West Kentucky Community & Technical College (WKCTC) in Paducah, Ky., is a Finalist-with-Distinction for the 2015 Aspen Prize for Community College Excellence. Selected from 1,123 community colleges nationwide, this is the second time WKCTC has been awarded this honor, along with $100,000 in prize funds to support its programs. The college received the prize for achieving outstanding outcomes in learning, degree completion, minority and low-income student success, and employment and earnings.
The Aspen Prize, the nation’s preeminent recognition of high achievement and performance in America’s community colleges, is awarded every two years. WKCTC has ranked as a Top Ten Finalist every year the Aspen Prize has been awarded since its launch in 2011. Located in a region with low educational achievement and significant industrial decline, WKCTC has worked to draw first-generation students into college and make sure they succeed. Read more at www.aspeninstitute.org/publications/2015-aspen-prize-community-college-excellence-2/.
Innovate Mississippi was named one of only 20 organizations awarded the SBA FAST award—a grant that helps support R&D and small-business innovation. This award represents the continuation of funding for the MS-FAST Program, which awards grants and provides expertise to enable more successful small-business innovation research (SBIR) and small-business technology transfer (STTR) awards for Mississippi small businesses. Each year, the federal government awards around $2.5 billion through 145,000 SBIR and STTR awards for cutting-edge technologies.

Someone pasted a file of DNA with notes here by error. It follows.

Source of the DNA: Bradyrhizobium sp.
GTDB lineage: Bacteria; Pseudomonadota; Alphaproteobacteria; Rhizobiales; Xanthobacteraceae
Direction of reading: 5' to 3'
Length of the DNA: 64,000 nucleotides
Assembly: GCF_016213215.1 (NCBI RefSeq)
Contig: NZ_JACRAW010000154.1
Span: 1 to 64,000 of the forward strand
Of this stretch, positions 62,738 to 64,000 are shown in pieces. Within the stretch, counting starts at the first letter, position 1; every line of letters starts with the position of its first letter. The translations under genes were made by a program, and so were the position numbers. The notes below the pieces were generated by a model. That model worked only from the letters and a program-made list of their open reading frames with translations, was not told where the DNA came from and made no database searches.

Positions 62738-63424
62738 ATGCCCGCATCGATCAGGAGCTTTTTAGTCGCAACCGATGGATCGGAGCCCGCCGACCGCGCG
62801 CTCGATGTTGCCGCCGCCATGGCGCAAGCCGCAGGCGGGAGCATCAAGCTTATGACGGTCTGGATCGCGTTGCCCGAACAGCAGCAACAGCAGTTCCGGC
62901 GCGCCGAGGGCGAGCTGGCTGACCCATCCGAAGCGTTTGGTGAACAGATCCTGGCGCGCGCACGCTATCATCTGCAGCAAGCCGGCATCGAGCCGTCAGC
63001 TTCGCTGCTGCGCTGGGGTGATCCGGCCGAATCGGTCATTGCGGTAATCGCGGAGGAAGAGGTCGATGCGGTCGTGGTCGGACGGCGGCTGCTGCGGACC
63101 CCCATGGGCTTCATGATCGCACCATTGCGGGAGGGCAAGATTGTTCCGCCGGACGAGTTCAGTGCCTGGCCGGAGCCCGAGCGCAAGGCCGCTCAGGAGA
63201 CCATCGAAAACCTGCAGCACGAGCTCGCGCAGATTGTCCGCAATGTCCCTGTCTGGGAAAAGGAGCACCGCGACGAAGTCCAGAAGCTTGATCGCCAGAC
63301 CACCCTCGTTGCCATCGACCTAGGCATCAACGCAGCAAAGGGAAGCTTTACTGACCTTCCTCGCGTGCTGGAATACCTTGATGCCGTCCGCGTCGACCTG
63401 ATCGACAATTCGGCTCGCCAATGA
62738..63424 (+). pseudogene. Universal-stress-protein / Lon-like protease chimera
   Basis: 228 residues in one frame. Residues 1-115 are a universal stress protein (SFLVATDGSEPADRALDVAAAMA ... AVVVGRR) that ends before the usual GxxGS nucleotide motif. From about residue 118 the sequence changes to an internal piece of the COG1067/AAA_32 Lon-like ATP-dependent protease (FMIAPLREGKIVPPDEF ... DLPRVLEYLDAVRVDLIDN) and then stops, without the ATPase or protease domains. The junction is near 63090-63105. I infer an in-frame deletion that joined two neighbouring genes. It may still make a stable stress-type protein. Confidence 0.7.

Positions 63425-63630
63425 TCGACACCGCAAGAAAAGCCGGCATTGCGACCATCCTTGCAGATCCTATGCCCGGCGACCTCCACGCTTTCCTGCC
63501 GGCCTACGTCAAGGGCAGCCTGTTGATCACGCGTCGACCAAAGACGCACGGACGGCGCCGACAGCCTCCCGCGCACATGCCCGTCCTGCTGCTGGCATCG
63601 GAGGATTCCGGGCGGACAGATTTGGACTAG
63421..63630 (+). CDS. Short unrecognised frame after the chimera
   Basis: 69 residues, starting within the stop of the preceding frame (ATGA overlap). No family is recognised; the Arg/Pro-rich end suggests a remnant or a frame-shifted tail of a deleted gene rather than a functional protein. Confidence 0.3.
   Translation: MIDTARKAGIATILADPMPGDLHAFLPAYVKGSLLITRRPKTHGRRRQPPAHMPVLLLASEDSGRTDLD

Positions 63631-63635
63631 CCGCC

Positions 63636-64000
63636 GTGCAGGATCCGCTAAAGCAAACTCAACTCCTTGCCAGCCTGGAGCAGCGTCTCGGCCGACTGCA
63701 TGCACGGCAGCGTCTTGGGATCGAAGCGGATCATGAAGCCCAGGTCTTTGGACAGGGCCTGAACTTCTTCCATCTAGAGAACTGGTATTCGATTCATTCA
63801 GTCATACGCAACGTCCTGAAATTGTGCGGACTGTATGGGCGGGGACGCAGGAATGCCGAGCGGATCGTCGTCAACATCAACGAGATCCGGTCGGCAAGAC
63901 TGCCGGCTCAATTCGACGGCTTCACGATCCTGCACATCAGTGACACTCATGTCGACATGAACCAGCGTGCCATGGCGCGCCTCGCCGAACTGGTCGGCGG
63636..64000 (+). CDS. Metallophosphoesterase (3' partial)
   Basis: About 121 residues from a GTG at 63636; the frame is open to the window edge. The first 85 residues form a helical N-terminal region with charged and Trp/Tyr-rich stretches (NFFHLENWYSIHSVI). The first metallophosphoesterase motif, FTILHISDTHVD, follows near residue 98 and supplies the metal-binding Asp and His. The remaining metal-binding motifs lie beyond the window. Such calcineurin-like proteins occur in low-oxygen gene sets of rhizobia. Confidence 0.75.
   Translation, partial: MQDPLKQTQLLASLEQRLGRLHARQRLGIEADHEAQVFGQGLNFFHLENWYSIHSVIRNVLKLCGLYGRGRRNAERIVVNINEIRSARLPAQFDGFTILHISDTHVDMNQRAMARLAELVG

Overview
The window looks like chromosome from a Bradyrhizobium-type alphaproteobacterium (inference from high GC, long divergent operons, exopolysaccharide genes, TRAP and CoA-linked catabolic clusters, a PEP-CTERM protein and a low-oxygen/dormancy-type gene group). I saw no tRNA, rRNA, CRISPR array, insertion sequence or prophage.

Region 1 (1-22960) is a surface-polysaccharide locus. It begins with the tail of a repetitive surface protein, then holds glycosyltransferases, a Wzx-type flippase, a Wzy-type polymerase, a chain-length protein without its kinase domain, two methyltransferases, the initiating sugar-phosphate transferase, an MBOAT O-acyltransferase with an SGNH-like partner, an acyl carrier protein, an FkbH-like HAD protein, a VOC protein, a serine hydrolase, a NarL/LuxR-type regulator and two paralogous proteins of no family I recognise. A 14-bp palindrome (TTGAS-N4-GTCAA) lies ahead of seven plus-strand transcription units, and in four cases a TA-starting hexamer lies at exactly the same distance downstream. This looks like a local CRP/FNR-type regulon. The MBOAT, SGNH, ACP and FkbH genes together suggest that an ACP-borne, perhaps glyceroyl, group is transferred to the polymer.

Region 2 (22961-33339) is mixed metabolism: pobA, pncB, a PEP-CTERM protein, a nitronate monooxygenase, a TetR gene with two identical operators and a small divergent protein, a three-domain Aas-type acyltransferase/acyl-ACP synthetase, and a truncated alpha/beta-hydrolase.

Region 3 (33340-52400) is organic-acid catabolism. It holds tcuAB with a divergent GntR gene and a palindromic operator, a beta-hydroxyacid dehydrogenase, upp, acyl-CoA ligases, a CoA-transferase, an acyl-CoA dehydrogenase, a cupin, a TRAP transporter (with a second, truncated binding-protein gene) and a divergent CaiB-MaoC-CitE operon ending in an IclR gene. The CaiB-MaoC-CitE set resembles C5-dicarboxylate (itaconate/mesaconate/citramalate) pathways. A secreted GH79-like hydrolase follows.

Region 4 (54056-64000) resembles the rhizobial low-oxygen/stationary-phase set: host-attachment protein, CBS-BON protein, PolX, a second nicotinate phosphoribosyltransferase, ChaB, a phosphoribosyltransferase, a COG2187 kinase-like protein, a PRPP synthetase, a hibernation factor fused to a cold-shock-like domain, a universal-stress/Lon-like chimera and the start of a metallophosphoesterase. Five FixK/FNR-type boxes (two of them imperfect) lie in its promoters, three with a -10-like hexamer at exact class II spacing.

The MS-FAST Program has roughly tripled the amount of awarded SBIR funding to Mississippi companies each year since it started in 2001. Innovate Mississippi has partnered with The University of Southern Mississippi since the inception of this program. For more information, visit www.usm.edu/research/ms-fast or email Joe Graben at firstname.lastname@example.org.
Louisville, Ky., has been selected to participate in Bloomberg Philanthropies’ What Works Cities—a $42-million initiative to help midsized American cities enhance their use of data and evidence to improve the lives of residents. The city will receive expert support and peer-to-peer learning opportunities to make government more effective. What Works Cities collaborates with participating municipalities to review their current use of data and evidence, understand where they are utilizing best practices and identify areas for growth. Through its expert partners, What Works Cities then designs a customized approach to help mayors address a variety of local issues including economic development and job creation, public health and social services. Visit whatworkscities.bloomberg.org for more information.